Baby handThe pregnancy I had with my older son was so frightening.  I was in and out of the hospital so many times, that when I showed up at the labor room, everyone knew me by name.  I was there so often, I had my favorite labor-monitoring chair!  He was born 5-weeks prematurely and we rejoiced that he was here, and healthy, and alive.  I was so afraid of NICU’s and the whole preemie process, that when he was born, God lightened our fears!  He was 8 lbs and 20.5 inches long.  All the NICU equipment they had on standby was too small for him.  The oxygen mask, the isolette, all the little t-shirts, booties, blankets and hats – too small.  He was the biggest baby born that day, and the only boy in the newborn section!  Our youngest son had a pretty rough time of it, too.  He was just 18-inches long and only 6 pounds.  I wasn’t used to such little babies! (My middle son’s pregnancy and birth were so normal, I felt neglected by my OB/GYN! He was 8 lbs. 9 oz!).  And as I sat on the couch last night, watching my oldest and youngest sons interacting over a new air-soft gun (given by the eldest to the youngest) my heart just swelled with love.  I was holding my grand daughter, seated next to my daughter-in-law, and chatting with both her and my husband, while our almost-2-year-old grandson ran around the room.  It was pretty much perfect. (Just missing our middle son and his family – whose birthday it also was!!).

handsDid I imagine or envision this event at the births of my sons? When I was holding my oldest boy in my arms, did I imagine him as a husband and father?  Did I see him as a big brother? A soldier?  When my middle son was born with those gorgeous strawberry blonde curls, did I imagine him holding his strawberry blonde baby girl? His marriage? His college graduation?  When my youngest son was placed in my arms, did I see him as that adorable toddler he grew to be? As a teenager? A pilot?  No to any of that.  All I saw, when I held my children, were these precious babies, themselves – little baby boys, alive, wiggly, and beautiful in my arms.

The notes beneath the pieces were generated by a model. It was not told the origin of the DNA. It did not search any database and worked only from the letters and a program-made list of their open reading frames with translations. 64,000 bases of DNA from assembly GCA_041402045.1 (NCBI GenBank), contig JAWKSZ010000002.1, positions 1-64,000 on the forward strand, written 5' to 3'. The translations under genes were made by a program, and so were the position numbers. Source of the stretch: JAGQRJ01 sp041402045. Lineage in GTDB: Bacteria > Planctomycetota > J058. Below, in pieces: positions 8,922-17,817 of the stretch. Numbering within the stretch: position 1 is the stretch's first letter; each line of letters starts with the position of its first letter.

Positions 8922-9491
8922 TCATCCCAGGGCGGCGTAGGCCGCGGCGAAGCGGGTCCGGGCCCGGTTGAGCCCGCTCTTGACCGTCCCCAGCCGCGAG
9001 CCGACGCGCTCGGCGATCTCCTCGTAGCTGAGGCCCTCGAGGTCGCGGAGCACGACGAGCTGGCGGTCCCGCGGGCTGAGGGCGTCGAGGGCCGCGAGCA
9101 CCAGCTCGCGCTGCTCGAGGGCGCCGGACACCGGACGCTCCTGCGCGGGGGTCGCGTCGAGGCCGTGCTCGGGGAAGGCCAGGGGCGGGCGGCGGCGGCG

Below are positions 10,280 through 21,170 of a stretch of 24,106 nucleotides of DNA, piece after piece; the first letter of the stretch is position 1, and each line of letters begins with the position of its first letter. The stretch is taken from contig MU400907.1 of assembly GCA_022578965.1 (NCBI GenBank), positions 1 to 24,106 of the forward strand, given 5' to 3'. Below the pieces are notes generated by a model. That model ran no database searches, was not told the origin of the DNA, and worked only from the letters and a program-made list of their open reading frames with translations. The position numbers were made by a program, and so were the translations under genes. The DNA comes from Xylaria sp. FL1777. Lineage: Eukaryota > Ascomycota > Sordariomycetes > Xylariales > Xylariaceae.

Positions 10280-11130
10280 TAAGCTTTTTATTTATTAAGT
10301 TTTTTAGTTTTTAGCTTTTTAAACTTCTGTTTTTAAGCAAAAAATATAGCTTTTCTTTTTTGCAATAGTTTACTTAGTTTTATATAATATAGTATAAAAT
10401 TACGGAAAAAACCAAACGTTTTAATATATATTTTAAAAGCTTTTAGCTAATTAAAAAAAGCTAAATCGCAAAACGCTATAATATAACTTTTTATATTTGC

Mary participated in the salvific history of mankind in a special and unique way.  But she also participated in the act of creation, with the Creator Himself, God.  Each of us who bears a child participates in that same creative process with Our Creator.  What a gift, this gift of life is.  And each year, at Christmas, I feel myself participate, once again, with the Theotokos, as she holds her Baby Boy.

Mary, did you know?

King Size Bed

“You therefore must be perfect…”

Gerontissa Gabriella.2I am so distressed today.  There are a lot of words being said, back and forth, across the social media sites today about the lack of media coverage of the abortionist who is being tried for murder.  One of the nurses testified that at least one infant screamed as the doctor severed its’ neck with scissors.  That in and of itself is a horrible thing to testify to, to witness, and to have done.  Wanton-less killing is evil; pure and simple.  And I am a pro-life person through and through.  I have learned, through the years, that being pro-life does not just mean that you are anti-abortion.  It does mean, however, that you believe in the sanctity of all human life, from a natural beginning to a natural end.

And the rhetoric that is being flung against this man, and against the mainstream media, is pretty strong.  I was invited to participate in a tweeting meeting…I have no idea what exactly that is, because I really haven’t figured out tweeting.  I guess it’s like instant messaging a whole bunch of people, all at the same time?  I am unclear on the concept or the need for it.  But I digress.  Part of this invitation included lots of comments from the pro-life contingency.  And that is where my upset stomach comes in.